The fiery Spaniard focuses on putting and “warming up the machine”
By: Garrett Johnston
It’s hard to believe that this is only Jon Rahm’s third full season on the PGA Tour. The 24-year-old budding superstar is no stranger to delivering on big stages, as the Spaniard has three victories to his name, two top-five finishes in major championships and he dispatched Tiger Woods in Ryder Cup singles last fall in Paris.
Furthermore, since January 2017 he’s won seven times around the world. The former Arizona State standout seems destined for big moments in golf and exhibits a fearless and confident attitude. For all of his talent and intangibles, Rahm still puts in the work. Let’s get to know his pre-round practice routine.
Golf Range Magazine: How do you spend your time on the practice range before a round, do you get technical?
Jon Rahm: The only thing I try to get technical with on with my pre-round routine is getting the speed with my putter.
That’s the absolute most important thing for me pre-round is getting the feel of the greens and the speed. The rest of my practice warm up is exactly that, just getting warmed up.
On the range I’m hitting all kinds of shots: high fades, low fades, high draws, low draws. The biggest thing I’m doing is getting my body to move around honestly, there’s nothing special to it.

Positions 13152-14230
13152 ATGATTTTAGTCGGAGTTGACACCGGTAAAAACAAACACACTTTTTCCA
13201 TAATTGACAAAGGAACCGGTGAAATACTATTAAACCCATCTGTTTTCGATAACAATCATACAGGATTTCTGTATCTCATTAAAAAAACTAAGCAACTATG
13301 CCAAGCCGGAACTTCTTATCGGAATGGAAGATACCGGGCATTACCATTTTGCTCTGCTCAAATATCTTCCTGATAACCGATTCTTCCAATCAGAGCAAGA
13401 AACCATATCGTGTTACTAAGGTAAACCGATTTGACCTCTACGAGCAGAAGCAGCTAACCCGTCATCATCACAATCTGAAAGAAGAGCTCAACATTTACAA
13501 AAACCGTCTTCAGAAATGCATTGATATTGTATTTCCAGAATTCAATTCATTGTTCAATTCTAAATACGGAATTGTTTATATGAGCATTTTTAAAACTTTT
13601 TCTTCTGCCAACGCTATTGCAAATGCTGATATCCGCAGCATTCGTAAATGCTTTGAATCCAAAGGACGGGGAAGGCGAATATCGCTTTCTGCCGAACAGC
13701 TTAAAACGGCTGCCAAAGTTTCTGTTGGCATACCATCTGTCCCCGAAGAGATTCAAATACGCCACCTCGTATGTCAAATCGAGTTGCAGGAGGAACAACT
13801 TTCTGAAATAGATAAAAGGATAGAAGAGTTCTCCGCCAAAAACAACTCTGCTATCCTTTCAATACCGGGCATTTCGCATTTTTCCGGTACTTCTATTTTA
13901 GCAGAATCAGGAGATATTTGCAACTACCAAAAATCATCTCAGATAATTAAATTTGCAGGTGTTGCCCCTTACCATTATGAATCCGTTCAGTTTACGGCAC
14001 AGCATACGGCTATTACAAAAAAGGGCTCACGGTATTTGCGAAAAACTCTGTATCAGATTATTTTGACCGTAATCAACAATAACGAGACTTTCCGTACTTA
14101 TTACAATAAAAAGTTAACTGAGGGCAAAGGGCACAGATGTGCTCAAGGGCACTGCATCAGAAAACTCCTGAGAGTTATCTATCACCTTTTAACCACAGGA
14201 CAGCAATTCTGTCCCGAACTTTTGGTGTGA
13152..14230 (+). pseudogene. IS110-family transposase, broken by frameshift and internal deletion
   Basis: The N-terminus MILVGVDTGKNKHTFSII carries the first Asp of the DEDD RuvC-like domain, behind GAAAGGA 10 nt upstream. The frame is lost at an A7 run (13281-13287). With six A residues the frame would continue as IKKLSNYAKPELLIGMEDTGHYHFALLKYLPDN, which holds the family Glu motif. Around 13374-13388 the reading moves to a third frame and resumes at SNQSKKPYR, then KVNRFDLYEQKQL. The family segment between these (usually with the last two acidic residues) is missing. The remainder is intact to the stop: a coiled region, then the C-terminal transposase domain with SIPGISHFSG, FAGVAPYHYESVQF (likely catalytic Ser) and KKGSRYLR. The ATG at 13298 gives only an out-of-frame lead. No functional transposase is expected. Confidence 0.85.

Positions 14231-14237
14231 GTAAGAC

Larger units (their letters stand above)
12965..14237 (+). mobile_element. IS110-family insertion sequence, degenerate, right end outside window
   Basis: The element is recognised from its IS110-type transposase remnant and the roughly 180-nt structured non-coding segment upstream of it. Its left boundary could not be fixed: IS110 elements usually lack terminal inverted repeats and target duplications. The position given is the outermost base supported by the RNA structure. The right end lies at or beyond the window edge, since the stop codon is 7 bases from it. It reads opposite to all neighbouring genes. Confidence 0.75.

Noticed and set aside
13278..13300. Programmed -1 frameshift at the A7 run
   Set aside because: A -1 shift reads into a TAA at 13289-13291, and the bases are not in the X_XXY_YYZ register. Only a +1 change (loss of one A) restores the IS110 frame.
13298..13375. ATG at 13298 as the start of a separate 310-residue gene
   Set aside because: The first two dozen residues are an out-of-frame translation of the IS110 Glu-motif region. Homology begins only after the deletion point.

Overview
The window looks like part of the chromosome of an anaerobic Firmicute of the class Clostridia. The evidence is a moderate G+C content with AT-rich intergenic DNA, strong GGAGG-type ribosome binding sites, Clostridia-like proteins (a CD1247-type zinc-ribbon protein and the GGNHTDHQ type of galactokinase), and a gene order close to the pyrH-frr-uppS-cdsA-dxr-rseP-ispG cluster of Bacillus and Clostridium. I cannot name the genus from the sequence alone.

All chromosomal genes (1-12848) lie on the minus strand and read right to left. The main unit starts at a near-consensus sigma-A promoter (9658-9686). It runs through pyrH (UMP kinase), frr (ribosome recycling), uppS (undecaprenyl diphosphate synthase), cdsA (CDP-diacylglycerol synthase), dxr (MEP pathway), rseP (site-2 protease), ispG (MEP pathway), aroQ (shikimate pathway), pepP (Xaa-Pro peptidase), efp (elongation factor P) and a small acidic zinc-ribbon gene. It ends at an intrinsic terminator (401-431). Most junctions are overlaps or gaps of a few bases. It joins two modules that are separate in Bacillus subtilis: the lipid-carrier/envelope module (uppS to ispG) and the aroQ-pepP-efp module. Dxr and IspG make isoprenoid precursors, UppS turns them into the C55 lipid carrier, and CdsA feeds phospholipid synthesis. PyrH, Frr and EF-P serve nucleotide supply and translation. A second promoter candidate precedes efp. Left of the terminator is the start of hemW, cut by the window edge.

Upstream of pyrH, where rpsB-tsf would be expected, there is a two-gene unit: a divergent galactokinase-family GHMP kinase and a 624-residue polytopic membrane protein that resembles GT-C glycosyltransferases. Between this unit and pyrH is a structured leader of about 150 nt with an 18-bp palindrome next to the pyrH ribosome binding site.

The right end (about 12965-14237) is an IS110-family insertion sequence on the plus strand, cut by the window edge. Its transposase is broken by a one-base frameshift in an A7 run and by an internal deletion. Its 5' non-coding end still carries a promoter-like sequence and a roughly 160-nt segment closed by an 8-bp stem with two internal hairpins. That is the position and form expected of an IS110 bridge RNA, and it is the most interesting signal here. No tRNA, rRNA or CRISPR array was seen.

The only thing I really and consistently focus on is trying to gauge how the greens are rolling and how fast or how slow.
GRM: Do you like to hit a certain number of drivers, irons, etc.?
JR: A number in my head? Oh no. I honestly start on the range and I hit about 50 yard shots with only my left hand and a 56 degree wedge, just to start warming up. Then I hit a couple with my right arm only and then I go. Then I alternate between three-quarter shots and full shots, three quarter shots and full shots, with every club. I don’t count the balls or anything. If it happens that it’s similar everyday that’s great. I just warm up the machine, that’s all you need to do, nothing special.
GRM: What should golf instructors pass on to their students about the way you practice?
JR: It’s definitely the need to focus on the putting green, especially when it’s early in the morning. It’s easy to be surprised by the speeds you see on the greens if you don’t really focus on getting good practice time in there.
You have to make sure you get used to whatever speed the greens are at that day.
The earlier you do this, the better. This way you can enjoy the time on the greens during the round, instead of being stressed by the speed and pace control all day.
GRM: What’s the major difference between how you approach practice and how you approach pre-round routines?
JR: When golfers warm up before a round, my advice would be try not to get tired out and don’t overdo it. It doesn’t make sense to expend too much energy on that. Just be smart about the things you focus on.